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Synopsis

Between 1959 and 1977, London's Euston station was completely rebuilt as part of the modernisation of the West Coast Main Line. Much loved Victorian buildings, including the famous Doric Arch and Great Hall, were swept away and replaced by a Modernist building described by John Betjeman as a "disastrous and inhuman structure".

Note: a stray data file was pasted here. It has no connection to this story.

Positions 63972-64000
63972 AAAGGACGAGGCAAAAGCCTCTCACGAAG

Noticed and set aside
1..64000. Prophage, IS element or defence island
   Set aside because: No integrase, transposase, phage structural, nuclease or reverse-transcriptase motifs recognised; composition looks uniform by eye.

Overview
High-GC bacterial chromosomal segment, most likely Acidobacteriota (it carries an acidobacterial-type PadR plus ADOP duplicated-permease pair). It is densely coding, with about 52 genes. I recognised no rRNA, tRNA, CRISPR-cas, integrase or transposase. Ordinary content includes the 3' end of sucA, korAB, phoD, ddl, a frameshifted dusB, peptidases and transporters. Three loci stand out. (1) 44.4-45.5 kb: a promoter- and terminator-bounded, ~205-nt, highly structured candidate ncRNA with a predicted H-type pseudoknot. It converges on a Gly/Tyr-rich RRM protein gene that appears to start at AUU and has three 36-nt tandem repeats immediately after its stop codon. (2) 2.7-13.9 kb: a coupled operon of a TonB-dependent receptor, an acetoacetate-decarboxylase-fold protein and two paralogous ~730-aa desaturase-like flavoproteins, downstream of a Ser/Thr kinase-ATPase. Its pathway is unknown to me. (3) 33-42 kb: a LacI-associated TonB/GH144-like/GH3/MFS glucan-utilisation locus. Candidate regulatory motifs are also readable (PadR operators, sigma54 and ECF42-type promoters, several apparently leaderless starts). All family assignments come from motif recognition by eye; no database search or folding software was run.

Although the new station is widely derided, no one has yet made a serious attempt to discover how its design evolved. Drawing on previously unpublished archive material, this book investigates the planning of the new station. It also examines British Rail's attempts to promote what was supposed to be their flagship London terminus, and asks whether the station's reputation is based more on perception than reality.

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